History, European Colonization
sultan of Johor, English East India Company, Straits Settlements, Malay Peninsula, narrow passage
British colonial administrator Thomas Stamford Raffles founded the modern city in 1819 on the site of a fishing village. The sultan of Johor deeded the land to the English East India Company in 1824. In 1826 Singapore was incorporated, along with Malacca and Pinang, into the British colony of the Straits Settlements. Singapore soon became a major commercial center. It benefited from both its advantageous location on the narrow passage between the Indian Ocean and the South China Sea and from its designation as a free port where ships could avoid certain taxes on their cargo. Its growth as the most important port in the region attracted thousands of migrants from China, India, and other parts of Southeast Asia and established the ethnic and cultural diversities that are still characteristic of its population. By far, however, many more Chinese migrated to Singapore than other groups.
After World War I (1914-1918) Britain designated the island its principal naval base in East Asia and undertook extensive military construction. Singapore was captured and occupied by the Japanese in 1942 during World War II. As the British retreated, they only partially destroyed the causeway that linked Singapore with the Malay Peninsula and the Japanese had easy access to the great port. Important installations, however, such as the world’s largest floating dry dock, were destroyed to deny them to the Japanese. Singapore was returned to the British when Japan lost the war in 1945.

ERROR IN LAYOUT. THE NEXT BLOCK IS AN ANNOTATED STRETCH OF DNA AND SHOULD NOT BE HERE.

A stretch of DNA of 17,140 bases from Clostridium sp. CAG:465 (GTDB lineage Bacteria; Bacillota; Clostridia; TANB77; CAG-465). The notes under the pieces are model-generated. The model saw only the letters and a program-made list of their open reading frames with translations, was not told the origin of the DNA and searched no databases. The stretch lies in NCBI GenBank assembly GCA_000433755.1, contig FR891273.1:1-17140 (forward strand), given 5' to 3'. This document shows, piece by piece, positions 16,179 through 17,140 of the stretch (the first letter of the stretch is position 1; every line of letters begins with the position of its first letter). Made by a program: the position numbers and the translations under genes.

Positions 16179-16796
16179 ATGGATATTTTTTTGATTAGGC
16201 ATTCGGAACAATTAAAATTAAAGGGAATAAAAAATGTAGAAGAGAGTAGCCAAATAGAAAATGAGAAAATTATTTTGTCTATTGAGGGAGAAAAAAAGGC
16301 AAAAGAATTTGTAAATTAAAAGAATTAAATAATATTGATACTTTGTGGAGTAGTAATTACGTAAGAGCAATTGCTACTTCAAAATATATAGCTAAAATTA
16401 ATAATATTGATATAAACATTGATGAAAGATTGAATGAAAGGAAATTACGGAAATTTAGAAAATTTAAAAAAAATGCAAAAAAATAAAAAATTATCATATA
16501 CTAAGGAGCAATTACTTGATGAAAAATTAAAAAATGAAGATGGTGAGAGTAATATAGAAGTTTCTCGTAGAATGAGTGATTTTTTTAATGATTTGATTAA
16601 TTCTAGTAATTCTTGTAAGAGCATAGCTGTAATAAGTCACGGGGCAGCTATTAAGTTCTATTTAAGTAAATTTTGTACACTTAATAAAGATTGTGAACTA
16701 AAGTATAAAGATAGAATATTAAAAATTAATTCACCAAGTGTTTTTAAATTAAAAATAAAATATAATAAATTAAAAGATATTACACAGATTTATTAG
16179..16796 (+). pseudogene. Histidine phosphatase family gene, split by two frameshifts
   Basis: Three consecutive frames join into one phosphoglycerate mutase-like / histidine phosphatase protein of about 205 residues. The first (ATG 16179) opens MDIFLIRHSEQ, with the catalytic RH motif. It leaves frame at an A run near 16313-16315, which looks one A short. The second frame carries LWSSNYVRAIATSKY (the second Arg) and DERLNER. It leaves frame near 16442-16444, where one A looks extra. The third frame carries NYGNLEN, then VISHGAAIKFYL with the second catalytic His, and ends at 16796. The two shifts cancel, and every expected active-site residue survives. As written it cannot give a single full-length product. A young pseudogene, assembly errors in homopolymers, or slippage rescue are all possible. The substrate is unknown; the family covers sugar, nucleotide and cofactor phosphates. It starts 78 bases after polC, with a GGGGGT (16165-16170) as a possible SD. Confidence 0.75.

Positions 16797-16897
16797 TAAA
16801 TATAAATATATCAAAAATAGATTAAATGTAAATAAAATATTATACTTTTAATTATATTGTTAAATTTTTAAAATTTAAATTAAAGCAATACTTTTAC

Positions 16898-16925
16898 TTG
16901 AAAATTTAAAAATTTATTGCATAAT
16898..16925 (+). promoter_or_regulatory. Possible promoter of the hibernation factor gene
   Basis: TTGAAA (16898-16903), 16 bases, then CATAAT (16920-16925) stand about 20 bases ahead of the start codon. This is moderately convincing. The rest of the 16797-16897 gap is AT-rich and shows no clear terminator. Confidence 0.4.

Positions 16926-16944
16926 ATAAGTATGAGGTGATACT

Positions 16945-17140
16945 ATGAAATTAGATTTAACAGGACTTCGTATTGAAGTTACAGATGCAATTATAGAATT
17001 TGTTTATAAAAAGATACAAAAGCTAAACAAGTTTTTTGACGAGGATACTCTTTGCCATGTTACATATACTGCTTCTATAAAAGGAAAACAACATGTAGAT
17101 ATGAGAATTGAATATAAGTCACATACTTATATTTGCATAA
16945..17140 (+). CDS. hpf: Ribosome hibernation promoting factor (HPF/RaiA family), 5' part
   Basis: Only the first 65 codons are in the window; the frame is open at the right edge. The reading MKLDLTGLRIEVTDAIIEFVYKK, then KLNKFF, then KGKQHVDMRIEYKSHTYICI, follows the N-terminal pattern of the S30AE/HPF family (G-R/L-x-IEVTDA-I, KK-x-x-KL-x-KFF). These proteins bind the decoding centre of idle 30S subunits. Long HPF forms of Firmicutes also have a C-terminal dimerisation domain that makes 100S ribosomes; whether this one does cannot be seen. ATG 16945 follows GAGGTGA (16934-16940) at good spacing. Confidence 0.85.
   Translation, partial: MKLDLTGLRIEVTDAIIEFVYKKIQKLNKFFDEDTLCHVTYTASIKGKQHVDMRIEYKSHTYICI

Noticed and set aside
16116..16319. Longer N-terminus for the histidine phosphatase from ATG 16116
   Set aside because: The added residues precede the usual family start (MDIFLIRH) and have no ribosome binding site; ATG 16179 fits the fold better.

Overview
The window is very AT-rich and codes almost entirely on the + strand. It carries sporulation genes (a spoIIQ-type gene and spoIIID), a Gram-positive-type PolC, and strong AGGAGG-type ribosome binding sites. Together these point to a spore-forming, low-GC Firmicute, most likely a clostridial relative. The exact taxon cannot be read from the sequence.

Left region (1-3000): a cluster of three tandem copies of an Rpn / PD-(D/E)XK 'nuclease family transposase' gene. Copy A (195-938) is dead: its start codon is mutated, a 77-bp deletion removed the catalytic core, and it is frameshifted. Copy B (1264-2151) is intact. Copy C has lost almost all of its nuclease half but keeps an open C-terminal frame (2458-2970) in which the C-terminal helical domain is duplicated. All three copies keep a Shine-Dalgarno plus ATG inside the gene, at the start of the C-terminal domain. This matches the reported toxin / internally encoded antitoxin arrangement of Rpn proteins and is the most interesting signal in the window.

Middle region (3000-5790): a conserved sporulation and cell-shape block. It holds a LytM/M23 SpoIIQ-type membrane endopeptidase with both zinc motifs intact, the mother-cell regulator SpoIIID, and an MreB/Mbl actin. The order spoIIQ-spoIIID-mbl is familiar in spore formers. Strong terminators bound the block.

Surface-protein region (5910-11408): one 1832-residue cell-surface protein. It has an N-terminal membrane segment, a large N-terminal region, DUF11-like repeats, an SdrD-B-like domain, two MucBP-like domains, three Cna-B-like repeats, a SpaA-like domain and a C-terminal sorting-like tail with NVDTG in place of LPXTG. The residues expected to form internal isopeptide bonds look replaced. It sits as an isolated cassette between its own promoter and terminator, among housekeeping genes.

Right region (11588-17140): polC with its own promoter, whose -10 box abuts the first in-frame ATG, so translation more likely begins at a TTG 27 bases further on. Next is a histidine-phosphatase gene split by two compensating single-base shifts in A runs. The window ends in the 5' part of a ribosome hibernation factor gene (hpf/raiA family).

The following year the United Kingdom designated Singapore a separate crown colony, and on June 3, 1959, Singapore became a self-governing state in the Commonwealth of Nations. For security and economic reasons, Singapore sought to join with the Federation of Malaya, which had become fully independent in 1957. At first cautious, because Singapore had a left-wing government at that time, Malaya eventually agreed to a union because it feared that Singapore would become Communist if left on its own. Malaya also called for the inclusion of other Malay states to provide an ethnic balance to Chinese Singapore. On September 16, 1963, Singapore, the Federation of Malaya, North Borneo (renamed Sabah), and Sarawak united to form the Federation of Malaysia.
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